Institute for War and Peace Reporting | Giving Voice, Driving Change
Jeans Shops Dye Novi Pazar Water Deadly Shade of Blue
Mirza and Samir, two seven-year-olds, run happily along the banks of the river Raska in Novi Pazar, holding rubber rings under their arms.
This river flows past the end of the street where they live and provides much-loved refreshment for many of the town’s children in the summer months.
But what Mirza and Samir have not noticed, or simply do not worry about, is the unusual colour of the water they swim in.
Once an ordinary pale green or brown, recently it has acquired an odd and very artificial shade of blue.
The adult passersby are more in the know. Strolling along the banks, some stop to warn the children about the perils of bathing in water contaminated with factory effluents.
But the children simply ignore them and carry on with their diving and swimming.
The dye comes from the town’s principal industry, which is making jeans.
In the 1990s Novi Pazar became the textile capital of Serbia and Montenegro, and in recent months, many new small companies have set themselves up.
The workshops offer a livelihood to huge numbers of people in Novi Pazar but at the same time pollute the rivers Raska and Josanica, which flow through the town and into the river Ibar.
Some 45 of the town’s 48 workshops release their waste straight into the river, after grinding their jeans on stone to give them the bleached, “stone-washed” appearance that buyers want.
Local ecologists have been complaining about the river pollution for years.
The head of one such group, named “Raski Sliv”, Ibrahim Mehmedovic, told BCR that only three jeans workshops in the town had installed waste water filters.
He said the problem was far more serious than a new shade of blue in the local river.
“The release of waste materials from the grinding process, which uses oil, is leading to dangerous levels of chromium in the river,” said Memedovic.
Omer Numanovic, an old fisherman from the town, agreed that the damage was widespread.
“Nowadays, all I catch in the river Raska is old sport shoes and this was once a clean river,” he said.
“When I was a boy, the river was so clean that one could drink from it.”
Ismeta Mehovic, whose house stands next to the Raska River, is also complaining about the deterioration.
“When the waste water is released at night, the smell is so bad you can’t even open the window,” she said.
“We have complained to the inspectors many times so far. But when they show up in the morning, the river has already been cleared up.”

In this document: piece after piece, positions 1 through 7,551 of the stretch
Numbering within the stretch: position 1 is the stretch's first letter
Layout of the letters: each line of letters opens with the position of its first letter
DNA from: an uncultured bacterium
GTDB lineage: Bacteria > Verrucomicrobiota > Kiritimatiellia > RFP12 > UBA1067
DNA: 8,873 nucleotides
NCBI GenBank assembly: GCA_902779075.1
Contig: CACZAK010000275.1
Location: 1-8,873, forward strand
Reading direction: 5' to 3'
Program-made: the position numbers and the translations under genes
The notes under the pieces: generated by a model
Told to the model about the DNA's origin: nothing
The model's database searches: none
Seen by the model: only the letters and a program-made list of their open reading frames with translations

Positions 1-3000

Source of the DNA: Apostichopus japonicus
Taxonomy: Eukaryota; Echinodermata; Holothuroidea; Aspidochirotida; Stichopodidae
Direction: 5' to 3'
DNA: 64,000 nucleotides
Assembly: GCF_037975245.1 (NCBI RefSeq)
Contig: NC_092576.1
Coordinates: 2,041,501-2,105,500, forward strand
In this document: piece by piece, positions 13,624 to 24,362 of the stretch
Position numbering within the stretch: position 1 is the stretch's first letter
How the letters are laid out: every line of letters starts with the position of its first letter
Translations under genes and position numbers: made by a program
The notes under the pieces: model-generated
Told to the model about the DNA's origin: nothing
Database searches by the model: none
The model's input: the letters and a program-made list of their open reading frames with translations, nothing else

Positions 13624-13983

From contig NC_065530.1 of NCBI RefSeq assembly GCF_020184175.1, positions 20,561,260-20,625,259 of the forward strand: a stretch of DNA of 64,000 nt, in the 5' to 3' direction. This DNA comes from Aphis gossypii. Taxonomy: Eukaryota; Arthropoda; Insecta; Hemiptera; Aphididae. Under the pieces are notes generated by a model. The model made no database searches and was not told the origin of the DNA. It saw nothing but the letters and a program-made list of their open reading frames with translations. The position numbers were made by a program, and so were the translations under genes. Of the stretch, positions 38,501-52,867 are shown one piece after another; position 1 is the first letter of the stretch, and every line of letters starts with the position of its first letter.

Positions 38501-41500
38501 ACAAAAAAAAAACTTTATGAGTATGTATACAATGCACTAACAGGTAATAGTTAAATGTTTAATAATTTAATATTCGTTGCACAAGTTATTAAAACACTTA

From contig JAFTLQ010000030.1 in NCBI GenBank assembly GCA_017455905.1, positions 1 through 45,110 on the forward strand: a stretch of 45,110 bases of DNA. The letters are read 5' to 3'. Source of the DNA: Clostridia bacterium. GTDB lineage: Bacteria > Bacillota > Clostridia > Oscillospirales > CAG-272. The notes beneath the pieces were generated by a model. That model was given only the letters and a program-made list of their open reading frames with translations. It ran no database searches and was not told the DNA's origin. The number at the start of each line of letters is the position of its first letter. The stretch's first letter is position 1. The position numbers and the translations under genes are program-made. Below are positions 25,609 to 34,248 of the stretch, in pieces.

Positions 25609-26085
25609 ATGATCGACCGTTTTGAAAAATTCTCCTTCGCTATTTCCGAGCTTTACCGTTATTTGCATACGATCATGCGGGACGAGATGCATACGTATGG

She shrugs her shoulders when asked why she allows her own children to bathe in such a polluted river.
Her neighbours, she says, do the same, “What can I do when their friends are bathing in the river as well?”
Zoran Vostinic, head of the Ecological Inspection Department for Kraljevo district, says health and safety inspectors are well informed about the problem of the river and are trying to solve it.
“Some owners of jeans workshops actually possess filters but don’t employ staff qualified to operate them,” he said. “We cannot stand next to them all the time and control them.”
Vostinic said they had started to impose fines since last December, when a new Law on Environmental Protection was passed, ranging from 150,000 to 3 million Yugoslav dinars (17,00 to 35,000 euro).
He added that the new law obliged owners of textile companies to submit a study of their environmental protection measures before they could obtain a business license.
Fuad Ugljanin, owner of the Bruk textile company, said he was ready to honour the new regulations.
He had halted his jeans workshop last winter, he added, because he did not yet have the appropriate refining equipment.
“I don’t want to run my business against the law but obviously some of my colleagues don’t care,” he said.
“It’s not of my interest to earn money by polluting the environment.”
Owners of workshops that still pollute the river were understandably less keen to speak about the problem in public.
“Why be concerned about ecology when many people don’t even have bread to eat,” one asked. “Let the factories work, even if they do release waste materials.”
Some of their workers, who are also parents of the children bathing in the river, seemed less happy with this solution but said they had to obey their bosses’ orders.
“We know we pollute the Raska River but what can we do?” one of them confided.
“I feed my four-member family by this job. I’m only interested in getting my wages paid on time.”
Amela Bajrovic and Alma Rizvanovic are journalists working for Radio Sto Plus, an independent radio station based in Novi Pazar.
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